Keith: Yeah, and that’s not only abroad either, because abroad, maybe you’d move your family over there, although most people don’t. They have them inside Japan as well. You’re a three hour bullet train ride away from your family, everyday except Saturday and Sunday.
Patrick: I know an engineer who was close to us in age range and life circumstances. He just got told that, “Oh, I hope you’ve had a great time living in Nagoya, where you’ve lived your entire life. We will now name one of the most rural prefectures of Japan where we have a factory. You are going to be supervising it, starting tomorrow. Have fun.” Japanese companies, oh boy.
Patrick: That’s another discussion.
Keith: But it fits in with our discussion of family.
My wife actually works with me now. She does our sales and marketing on the Japanese side. She’s really become an amazing marketer. She has her teaching degree, and she was going to be a teacher. One of the things that teachers have in Japan is, the first three years, you don’t get to choose where you go. In fact, you don’t get to choose most of the time, but the first three years especially, they send you to some god‑forsaken place for no reason whatsoever.
Gifu, where we live, is a fairly large prefecture compared to other prefectures. Other prefectures, it maybe takes an hour to drive from one end to the other. Ours is about…what four hours, three hours? It’s a huge prefecture.
We’re in the absolute south, and they just love to send all the new teachers from here to the north. She’d live five hours away by car. At that point, it’s like, “I have a family. I have a husband, I have a kid. Am I going to live five hours away for three years, just to become a teacher? Then, maybe I’ll get to come back?” It really puts some big questions, and she decided to not become a teacher because of that.
She had the highest ranks in her school. She was number one ranked for all her teaching certificates and everything. She didn’t become a teacher because they would have forced her to move five hours away, and I couldn’t go.
Patrick: I think a lot of people will make the other decision too, which is given the needs of their career they will sacrifice the dreams of having a family on that altar ‑‑ one of the reasons why the Japanese population growth rate is hitting the lowest of low levels.
Keith: It’s interesting. Everyone always talks about, “Why aren’t people having kids in Japan?” There are two very big reasons. First of all, we’re worked like dogs because if you have no time and you’re too tired when you get home, there’s no way you’re going to have kids. The second one is, there’s no societal way to raise kids here. All of the preschools are completely full. I had to wait outside for two days to get my kid into preschool.
There’s no babysitters. There’s no after‑school services or anything for little kids. It’s getting slightly better, but not good enough. The reason is, Japan didn’t have nuclear families until recently. It used to be you lived with grandma and grandpa, and they helped take care of the kids. Now, no one wants to do that. Even the grandmas and grandpas, they’re like, “I don’t want to live with my kids. I want to have my own life.”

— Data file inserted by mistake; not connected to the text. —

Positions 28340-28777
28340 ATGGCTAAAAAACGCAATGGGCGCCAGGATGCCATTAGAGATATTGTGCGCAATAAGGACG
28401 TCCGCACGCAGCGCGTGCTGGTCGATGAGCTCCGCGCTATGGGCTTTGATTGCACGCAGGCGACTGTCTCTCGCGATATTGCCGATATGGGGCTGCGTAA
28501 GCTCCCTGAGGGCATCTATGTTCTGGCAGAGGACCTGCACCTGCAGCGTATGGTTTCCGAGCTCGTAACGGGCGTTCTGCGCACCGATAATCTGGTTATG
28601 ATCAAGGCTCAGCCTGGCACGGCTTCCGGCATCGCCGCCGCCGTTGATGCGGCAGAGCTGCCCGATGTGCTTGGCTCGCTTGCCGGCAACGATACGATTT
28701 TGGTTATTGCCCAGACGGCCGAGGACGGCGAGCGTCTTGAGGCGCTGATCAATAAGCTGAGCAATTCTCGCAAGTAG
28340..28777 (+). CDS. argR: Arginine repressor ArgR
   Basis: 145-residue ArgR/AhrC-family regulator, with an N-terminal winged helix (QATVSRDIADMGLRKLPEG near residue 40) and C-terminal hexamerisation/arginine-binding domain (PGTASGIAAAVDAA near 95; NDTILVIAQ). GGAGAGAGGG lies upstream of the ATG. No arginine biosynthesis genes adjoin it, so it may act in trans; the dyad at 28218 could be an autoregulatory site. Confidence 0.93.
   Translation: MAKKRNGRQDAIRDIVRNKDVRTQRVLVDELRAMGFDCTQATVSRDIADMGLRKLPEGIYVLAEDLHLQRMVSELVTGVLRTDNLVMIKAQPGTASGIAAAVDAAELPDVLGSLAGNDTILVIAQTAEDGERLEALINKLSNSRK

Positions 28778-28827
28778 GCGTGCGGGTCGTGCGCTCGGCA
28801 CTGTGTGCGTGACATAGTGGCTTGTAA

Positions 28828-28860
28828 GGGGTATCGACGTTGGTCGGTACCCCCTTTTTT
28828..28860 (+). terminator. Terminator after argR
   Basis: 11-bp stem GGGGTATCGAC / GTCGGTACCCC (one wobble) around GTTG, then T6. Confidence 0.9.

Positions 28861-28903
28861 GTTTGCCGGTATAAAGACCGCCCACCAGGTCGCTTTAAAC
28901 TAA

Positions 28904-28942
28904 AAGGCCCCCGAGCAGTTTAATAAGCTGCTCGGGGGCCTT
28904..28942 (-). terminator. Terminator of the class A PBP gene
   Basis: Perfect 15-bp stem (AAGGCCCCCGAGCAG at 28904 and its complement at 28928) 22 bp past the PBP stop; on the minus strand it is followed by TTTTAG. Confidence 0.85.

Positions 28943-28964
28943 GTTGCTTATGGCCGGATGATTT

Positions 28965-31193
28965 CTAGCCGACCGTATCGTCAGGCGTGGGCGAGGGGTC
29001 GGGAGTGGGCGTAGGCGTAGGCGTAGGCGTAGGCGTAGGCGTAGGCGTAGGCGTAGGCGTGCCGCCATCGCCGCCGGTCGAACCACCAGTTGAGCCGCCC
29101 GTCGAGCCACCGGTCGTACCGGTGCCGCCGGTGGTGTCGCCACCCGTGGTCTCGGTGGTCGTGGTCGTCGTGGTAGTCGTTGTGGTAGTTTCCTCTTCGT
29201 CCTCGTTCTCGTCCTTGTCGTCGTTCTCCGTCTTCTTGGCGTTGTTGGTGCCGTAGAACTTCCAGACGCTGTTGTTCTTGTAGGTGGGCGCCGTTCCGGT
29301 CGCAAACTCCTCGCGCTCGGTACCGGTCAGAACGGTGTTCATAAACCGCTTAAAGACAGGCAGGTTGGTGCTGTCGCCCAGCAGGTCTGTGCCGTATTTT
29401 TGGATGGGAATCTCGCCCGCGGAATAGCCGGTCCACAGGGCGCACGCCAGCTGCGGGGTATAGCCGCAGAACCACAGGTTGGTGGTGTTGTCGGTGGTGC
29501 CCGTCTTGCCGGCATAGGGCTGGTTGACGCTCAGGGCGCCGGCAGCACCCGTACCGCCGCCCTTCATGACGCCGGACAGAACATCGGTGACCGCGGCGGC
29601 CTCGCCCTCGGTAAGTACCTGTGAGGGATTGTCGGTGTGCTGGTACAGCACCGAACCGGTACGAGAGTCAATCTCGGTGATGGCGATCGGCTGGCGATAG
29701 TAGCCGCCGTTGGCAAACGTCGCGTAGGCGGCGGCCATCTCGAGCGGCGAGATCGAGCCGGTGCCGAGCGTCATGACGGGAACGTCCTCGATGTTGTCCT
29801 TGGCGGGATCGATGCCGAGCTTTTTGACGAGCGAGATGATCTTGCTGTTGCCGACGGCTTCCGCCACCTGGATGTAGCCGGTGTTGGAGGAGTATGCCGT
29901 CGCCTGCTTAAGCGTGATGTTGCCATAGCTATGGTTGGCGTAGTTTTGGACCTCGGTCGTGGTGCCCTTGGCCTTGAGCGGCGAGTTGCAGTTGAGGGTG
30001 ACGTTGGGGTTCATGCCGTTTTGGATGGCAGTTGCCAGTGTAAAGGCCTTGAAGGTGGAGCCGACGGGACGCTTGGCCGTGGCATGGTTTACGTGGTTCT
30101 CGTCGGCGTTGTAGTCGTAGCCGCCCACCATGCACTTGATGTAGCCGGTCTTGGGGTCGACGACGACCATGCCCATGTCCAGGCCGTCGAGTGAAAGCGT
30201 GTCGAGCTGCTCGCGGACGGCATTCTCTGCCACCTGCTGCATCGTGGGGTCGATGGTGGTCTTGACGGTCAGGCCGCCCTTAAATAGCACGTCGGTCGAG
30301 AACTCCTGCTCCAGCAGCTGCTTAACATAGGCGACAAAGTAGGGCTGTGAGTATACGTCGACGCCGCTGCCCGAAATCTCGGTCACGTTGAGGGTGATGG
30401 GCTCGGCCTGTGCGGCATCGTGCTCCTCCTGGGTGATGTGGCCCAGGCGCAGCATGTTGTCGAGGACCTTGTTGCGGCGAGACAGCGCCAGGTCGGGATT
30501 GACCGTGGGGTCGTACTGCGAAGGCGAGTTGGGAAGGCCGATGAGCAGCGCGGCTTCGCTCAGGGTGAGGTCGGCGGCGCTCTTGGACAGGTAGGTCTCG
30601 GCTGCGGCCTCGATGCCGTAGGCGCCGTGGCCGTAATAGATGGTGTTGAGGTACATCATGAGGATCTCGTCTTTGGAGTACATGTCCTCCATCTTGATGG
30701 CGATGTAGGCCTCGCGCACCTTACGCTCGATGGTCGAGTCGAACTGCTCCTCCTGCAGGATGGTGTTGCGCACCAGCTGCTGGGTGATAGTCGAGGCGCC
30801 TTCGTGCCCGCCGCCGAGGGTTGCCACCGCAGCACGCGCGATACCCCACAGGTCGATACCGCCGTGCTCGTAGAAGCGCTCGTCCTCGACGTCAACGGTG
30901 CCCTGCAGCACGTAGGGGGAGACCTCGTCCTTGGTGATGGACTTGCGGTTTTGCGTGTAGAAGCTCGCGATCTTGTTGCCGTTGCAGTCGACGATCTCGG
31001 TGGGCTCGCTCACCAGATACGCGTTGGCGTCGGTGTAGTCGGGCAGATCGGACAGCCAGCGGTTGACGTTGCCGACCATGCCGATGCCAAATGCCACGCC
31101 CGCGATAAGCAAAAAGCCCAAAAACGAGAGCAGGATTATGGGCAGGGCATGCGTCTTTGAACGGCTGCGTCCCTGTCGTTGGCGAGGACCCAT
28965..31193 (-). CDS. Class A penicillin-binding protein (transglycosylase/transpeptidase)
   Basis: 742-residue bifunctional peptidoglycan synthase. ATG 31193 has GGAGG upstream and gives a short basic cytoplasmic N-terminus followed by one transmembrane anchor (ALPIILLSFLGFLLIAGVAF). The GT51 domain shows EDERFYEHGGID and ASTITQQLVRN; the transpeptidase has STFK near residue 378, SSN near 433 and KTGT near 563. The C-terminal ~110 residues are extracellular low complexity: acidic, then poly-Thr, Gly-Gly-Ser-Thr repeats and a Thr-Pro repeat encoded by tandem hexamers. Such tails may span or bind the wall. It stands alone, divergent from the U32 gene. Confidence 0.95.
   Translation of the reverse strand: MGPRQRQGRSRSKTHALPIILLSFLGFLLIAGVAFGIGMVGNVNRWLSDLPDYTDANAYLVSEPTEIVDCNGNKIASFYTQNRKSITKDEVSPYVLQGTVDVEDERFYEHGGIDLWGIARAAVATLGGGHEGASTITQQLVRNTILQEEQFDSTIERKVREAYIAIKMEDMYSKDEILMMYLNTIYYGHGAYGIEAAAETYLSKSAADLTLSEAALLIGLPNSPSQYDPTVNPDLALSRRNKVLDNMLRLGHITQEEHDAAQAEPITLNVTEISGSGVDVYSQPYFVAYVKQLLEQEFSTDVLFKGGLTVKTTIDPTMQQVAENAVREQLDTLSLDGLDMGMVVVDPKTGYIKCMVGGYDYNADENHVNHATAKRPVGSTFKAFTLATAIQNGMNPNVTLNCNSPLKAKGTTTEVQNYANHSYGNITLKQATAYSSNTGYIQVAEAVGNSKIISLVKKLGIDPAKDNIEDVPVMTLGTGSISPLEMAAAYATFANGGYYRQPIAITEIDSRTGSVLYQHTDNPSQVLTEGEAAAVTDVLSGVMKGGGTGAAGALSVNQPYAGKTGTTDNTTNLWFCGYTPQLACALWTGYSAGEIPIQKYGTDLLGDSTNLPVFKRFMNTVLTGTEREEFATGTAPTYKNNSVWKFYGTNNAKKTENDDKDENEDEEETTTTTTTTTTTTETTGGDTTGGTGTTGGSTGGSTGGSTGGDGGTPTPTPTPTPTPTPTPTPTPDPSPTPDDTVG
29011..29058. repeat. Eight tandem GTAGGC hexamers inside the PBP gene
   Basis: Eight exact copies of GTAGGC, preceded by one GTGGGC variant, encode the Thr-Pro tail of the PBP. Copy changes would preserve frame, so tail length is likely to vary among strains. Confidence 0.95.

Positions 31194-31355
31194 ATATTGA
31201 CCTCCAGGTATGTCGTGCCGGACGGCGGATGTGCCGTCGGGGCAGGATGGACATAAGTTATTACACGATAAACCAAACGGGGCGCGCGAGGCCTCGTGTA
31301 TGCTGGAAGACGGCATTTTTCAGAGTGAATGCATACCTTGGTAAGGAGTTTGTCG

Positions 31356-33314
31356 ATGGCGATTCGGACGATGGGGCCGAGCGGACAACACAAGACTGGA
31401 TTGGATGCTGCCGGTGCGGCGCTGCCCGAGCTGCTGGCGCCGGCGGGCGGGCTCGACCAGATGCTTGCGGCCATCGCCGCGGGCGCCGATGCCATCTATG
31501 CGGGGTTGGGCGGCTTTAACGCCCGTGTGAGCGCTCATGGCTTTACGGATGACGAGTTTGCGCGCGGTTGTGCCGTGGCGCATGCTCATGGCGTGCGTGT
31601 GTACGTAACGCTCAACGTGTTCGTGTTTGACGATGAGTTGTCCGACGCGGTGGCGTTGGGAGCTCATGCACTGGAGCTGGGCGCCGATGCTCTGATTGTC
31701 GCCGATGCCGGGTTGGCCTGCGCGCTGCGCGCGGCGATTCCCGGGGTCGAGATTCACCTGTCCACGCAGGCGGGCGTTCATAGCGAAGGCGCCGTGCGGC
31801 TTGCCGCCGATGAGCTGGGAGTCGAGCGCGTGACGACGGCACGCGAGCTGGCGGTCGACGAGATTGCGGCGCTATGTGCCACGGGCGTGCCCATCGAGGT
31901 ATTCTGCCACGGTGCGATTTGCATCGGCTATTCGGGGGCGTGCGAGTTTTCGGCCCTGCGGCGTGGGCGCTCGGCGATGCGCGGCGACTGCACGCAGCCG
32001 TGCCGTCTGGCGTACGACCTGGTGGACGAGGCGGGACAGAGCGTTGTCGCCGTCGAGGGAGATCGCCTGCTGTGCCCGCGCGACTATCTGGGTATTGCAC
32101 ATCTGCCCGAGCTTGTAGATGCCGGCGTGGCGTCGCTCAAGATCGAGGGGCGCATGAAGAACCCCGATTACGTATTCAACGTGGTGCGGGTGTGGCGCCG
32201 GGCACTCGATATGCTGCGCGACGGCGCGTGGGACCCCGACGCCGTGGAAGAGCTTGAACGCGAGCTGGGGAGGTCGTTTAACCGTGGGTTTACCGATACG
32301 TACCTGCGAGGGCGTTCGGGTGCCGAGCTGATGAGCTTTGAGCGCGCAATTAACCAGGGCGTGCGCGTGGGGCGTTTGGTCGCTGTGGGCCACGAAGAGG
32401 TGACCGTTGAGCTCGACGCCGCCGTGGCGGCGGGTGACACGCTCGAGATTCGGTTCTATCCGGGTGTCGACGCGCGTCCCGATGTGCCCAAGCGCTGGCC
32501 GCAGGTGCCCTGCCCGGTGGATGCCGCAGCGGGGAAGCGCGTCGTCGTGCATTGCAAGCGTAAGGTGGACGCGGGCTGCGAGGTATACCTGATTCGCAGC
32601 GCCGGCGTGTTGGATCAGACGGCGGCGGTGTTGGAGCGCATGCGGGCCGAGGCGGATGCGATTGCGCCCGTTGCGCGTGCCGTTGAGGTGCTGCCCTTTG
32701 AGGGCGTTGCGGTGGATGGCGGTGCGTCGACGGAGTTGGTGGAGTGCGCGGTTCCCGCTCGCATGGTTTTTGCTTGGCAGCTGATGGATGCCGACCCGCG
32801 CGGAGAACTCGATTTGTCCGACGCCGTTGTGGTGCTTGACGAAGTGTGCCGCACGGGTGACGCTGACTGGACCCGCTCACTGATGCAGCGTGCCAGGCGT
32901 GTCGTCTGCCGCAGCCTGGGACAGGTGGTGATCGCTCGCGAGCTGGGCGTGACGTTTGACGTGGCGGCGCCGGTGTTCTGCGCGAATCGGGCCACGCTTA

But society is not catching up to that. This idea that we have in the US of play dates, where you send your kids over to someone else’s house and they all play together ‑‑ then, one day they all come and play at your house et cetera, and the other parents get to take a day off. They don’t have that here.
Patrick: Or the institution of babysitting. If you explain babysitting to an average, middle class Japanese person, you get looks of unrestrained terror on their face.
Keith: In fact, I’ve actually been told, “Why would you trust your kid to another person? How could you?” Especially a 16‑year‑old or an 18‑year‑old. “I don’t know, that’s how I was raised. I [laughs] never had any problem, I’m still alive.”
Patrick: This is one of those things where I think sometimes cultural differences are oversold, but this is definitely an American thing, where it’s like, “Yeah, sure. I’d like to entrust my four‑month‑old infant and my house and all of my possessions to a 12‑year‑old girl from the neighborhood. My only reason for trusting her is that she is from the same neighborhood, and that one person said two sentences of recommendation on her behalf.” It sounds totally reasonable.
Keith: [laughs] When you put it like that, I don’t know how my parents ever decided to do that. One of my babysitters was actually named Candy, believe it or not, when I was younger. I don’t think she lasted long. [laughs]
Patrick: Funny we should mention that, but given that it takes a village to raise a child, burden tends to fall in family in Japan, rather than falling on the rest of the village. One of the things that I’m hoping to getout of growing the business is we’re hoping to be able to support Ruriko’s mother moving to Tokyo. It’s been something on her to‑do list for a while, but not something that she can afford on a pensioner’s income.
If we were able to help underwrite that, that would both achieve a goal for her and make life a bit easier for us in having close family close by, helping to raise Lillian.
Keith: I think that’s amazing. That’s the first I’d actually heard of that. I think that’s amazing. I think it’s good to have those business goals that are not business goals, right?
Patrick: Yeah, like there’s a purpose to all this grinding that we do everyday.